In response to A_Concerned_Citizen's comment:
In response to skeeter20's comment:
I don't need snark when your inability to post a shred of evidence shows how inept you are at this debate thing.
For the person who lives in his alternate reality like you do:
Some inconvenient truths.
The tax rates for the highest brackets in the 60's was 65-90% and yet that was the longest period of sustained economic growth in the country
The second longest period of economic growth immediately followed the Bush Sr tax increase and the Clinton tax increase.
Even St Ronnie raised taxes 11 times during his turn at the helm.
I've posted two countries that did this successfully. That's evidinece. Here are two more:
Ireland (in the 90's)
Of course, you will claim that neither of these are evidence either, because you are ideologically wed to the big ideolgical economic lie.
Chile? - Really?
I guess the gov't's stimulus of $4 Billion, equaling 5% of GDP was just 'austerity' in disguise.
Chile's finance minister said the economy should not enter in a recession in 2009 thanks to government moves to ease the impact of a global downturn, an interview published in daily El Mercurio said on Saturday.
Minister Andres Velasco told the newspaper he did not expect gross domestic product to fall in two consecutive quarters of this year, which would technically constitute a recession.
Earlier this week, the government announced a $4 billion economic stimulus plan to spur employment and growth despite the global financial crisis, aiming for an expansion of between 2 percent and 3 percent of GDP this year.
In 2012, 4 yrs after Latvia's meltdown, GDP is still a full 15% below pre-crisis levels.
What enabled Latvia to survive the crisis were EU and IMF bailouts – whose payments will soon fall due.
And when 10% of the population just gets up and leaves that is a huge hit to both GDP and GNP:
Latvians resigned themselves to the situation and left. Demographers estimate that 200,000 have departed the past decade – roughly 10 per cent of the population – at an accelerating rate that reflects the austerity being inflicted....If a similar percent left the US, some 30 million would exit. Where would they go? Mexico? Surely, this model cannot be reproduced in any sizeable country.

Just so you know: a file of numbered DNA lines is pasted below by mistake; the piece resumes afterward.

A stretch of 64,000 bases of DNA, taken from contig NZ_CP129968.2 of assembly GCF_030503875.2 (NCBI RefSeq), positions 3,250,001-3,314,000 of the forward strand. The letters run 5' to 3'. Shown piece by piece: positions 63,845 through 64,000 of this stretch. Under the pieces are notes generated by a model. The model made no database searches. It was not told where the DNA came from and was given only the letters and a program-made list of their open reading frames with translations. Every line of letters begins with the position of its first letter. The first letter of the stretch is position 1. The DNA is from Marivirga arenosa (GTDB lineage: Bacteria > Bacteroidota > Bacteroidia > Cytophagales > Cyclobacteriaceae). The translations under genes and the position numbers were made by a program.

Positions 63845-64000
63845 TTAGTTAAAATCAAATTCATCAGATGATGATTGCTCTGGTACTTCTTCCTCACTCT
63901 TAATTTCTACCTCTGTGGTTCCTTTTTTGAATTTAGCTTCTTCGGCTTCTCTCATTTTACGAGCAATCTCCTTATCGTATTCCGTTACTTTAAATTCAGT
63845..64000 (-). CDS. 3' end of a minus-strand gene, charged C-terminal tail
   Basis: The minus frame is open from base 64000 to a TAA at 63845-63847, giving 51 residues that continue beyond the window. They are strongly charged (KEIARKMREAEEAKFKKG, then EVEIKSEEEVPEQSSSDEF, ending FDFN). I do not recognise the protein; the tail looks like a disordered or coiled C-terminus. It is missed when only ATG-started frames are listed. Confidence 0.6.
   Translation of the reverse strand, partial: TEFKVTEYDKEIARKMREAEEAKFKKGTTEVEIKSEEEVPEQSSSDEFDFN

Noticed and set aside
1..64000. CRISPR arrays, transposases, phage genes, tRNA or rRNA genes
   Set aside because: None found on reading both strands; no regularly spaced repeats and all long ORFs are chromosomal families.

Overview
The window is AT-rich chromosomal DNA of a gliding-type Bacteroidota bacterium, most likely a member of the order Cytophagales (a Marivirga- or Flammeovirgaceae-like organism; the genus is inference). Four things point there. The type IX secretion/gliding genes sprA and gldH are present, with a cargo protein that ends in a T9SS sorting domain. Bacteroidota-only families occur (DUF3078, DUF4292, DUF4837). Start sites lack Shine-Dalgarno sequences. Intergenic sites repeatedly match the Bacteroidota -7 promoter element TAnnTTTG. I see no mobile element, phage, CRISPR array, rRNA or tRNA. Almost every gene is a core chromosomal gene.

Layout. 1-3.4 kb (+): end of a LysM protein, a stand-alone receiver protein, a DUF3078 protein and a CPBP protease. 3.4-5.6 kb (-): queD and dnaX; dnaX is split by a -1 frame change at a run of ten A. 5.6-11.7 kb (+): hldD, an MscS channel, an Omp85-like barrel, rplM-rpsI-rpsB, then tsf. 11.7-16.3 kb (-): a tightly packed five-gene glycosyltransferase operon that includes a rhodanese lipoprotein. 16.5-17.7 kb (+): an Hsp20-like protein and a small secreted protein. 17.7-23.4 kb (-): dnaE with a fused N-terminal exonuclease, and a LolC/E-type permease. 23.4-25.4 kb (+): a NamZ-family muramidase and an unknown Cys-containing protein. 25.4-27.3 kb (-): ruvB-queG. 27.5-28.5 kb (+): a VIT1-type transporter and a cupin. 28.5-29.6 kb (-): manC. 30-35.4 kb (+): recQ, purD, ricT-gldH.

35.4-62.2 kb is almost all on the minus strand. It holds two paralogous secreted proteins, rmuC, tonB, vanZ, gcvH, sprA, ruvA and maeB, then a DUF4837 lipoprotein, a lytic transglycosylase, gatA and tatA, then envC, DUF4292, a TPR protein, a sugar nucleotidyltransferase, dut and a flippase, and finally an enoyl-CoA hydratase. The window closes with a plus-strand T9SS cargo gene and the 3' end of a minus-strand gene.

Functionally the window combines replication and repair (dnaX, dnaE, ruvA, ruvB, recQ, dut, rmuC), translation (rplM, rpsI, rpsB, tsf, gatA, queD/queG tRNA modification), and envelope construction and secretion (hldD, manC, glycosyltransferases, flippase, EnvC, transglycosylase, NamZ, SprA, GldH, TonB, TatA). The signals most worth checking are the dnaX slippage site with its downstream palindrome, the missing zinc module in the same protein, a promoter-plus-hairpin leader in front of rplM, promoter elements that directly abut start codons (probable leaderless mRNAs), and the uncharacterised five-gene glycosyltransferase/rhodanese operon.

Ireland in the 90's was a booming economy so you're just ignorant of reality as usual.
You clearly do not understand the principle here. The principle is that what you call austerity, in most cases is not austerity at all, but a reduction in the growth of spending. Point one.
Point two: expansionary fiscal contraction puts more money back into private hands where it works by limiting the amount ofthe economy the government consumes. when you considerthat government, local federal, state, consume somewhere in the vicinity of 50% of our GDP, we have a problem.
As far as your cherry picking details on the countries mentioned where it has been tried, well, nothing works perfectly for ever. Remember that economies go through cycles. The question is, does long term borrowing help or hurt? I gave you four examples where it helped. Now for some places where execessive government spending has not helped:
But, here is the big economic lie: that there isn't a cost to long term borrowing as a means to grow the economy now. there is, and the cost is huge. Greece went through it, Japan is about to go through it, and I fear we will as well. Places that are more contractionary in their government spending will fare better in the long run.